Talmud Tips

For the week ending 29 November 2014 / 7 Kislev 5775

Yevamot 58 - 64

by Rabbi Moshe Newman
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“Moshe Rabbeinu did three things on his own initiative and his will was in agreement with the will of G-d: … and he broke the first Tablets….”

This beraita on our daf teaches that although Moshe was not instructed to break these first luchot with the Ten Commandments when he descended Mt. Sinai and saw the iniquity of the people with the golden calf, he nevertheless had acted correctly in breaking them. Reish Lakish in our gemara explains that we see that G-d expressed support for this action by telling Moshe “asher shibarta” — “that you broke” — which is to be understood as “yashar kochacha” — “straight (true) is your strength”.

The Maharsha offers two explanations for the source of Reish Lakish’s derivation, the first being that the word “asher” is “extra” since the verse could have simply said “sheshavarta” without “asher”. Therefore, “asher” is to be interpreted as adding a meaning of “yashar”.

Another explanation I have heard is that the word “asher” is also the same root in Hebrew as the word “l’asher or ishur” which means to strengthen and validate.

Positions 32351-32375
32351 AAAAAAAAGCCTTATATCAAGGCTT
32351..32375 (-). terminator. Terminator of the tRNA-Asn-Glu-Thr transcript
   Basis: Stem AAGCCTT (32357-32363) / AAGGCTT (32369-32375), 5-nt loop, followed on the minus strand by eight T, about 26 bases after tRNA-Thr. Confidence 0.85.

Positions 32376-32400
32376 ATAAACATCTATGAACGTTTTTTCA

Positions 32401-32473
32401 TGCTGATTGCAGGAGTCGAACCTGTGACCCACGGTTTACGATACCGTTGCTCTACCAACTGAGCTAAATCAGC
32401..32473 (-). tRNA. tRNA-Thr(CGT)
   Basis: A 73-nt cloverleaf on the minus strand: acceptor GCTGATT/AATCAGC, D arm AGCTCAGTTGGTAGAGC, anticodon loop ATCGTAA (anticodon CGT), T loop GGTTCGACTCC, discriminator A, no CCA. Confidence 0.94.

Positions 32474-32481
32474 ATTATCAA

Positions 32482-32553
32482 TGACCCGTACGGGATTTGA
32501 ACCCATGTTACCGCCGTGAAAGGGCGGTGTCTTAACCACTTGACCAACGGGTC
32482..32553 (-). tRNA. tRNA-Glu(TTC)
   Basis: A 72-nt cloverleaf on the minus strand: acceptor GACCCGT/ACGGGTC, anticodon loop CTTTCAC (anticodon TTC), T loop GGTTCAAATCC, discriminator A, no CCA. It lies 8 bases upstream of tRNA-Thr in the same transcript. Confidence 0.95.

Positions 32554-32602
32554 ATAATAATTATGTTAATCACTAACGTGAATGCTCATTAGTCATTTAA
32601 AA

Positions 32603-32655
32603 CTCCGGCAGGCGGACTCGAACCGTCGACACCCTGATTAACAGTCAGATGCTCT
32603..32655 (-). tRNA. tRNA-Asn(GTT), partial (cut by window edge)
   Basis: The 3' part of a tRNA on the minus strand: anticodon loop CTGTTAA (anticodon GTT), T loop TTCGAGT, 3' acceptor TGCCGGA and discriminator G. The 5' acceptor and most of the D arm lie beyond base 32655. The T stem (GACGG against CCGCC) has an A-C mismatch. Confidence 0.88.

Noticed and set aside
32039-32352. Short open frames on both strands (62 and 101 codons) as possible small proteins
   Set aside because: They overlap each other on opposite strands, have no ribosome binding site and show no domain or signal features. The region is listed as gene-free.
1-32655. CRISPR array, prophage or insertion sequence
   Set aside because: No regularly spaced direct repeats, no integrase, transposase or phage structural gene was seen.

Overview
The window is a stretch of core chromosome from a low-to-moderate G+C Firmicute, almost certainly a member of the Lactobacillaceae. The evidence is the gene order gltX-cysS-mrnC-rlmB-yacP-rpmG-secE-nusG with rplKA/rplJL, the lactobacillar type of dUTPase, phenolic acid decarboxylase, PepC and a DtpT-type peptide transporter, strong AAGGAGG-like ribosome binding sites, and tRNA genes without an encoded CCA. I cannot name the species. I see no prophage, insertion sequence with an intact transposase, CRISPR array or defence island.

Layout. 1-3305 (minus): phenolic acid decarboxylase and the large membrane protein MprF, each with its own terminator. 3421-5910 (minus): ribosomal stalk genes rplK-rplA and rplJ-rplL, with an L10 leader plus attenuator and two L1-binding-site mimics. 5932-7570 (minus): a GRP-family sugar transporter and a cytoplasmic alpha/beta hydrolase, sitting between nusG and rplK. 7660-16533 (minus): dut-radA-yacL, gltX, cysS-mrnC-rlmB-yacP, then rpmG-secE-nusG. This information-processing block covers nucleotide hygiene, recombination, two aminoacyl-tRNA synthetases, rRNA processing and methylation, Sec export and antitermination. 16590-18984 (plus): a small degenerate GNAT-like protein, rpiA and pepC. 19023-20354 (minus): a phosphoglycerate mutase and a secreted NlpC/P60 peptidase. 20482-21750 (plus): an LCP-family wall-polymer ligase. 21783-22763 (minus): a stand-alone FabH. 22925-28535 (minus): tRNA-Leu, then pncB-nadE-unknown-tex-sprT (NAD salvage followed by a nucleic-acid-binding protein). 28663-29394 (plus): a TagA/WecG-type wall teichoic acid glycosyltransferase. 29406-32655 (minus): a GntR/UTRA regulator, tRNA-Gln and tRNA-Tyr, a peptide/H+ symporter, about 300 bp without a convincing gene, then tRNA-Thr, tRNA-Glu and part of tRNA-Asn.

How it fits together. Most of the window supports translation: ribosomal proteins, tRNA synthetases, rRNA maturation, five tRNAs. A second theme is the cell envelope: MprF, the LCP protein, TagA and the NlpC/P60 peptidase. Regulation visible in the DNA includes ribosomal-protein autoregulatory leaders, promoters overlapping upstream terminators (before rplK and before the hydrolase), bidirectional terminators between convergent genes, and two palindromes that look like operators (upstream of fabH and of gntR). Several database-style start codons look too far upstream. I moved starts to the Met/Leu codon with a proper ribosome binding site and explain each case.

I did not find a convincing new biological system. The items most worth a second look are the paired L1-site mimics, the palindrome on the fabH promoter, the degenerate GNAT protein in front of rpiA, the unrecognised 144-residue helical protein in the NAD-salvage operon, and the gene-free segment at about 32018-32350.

• Yevamot 62a

“One who loves his wife as much as himself and honors her more than himself, and guides his sons and daughters in the straight way, and helps them marry when they reach the appropriate age — about him the verse states, ‘And you will know that there is peace in your tent (home)’ (Iyov 5:24).”

The above beraita is a succinct ‘recipe’ for building a faithful Jewish home with conduct that leads to great family harmony and security, with the help of Heaven. What is meant by honoring one’s wife more than oneself? One explanation is that this refers to the principle that the nature of a woman’s dignity, honor and modesty require greater protection from disgrace and embarrassment (Rashi). Another commentary (Maharsha) writes that this extra honor refers to making sure that one’s wife has even more ‘honorable’ clothing than her husband. The special clothes are an expression of her special honor as a person, as well as his wife. One might say: “The clothes make the man — and the woman even more.”

  • Yevamot 62b

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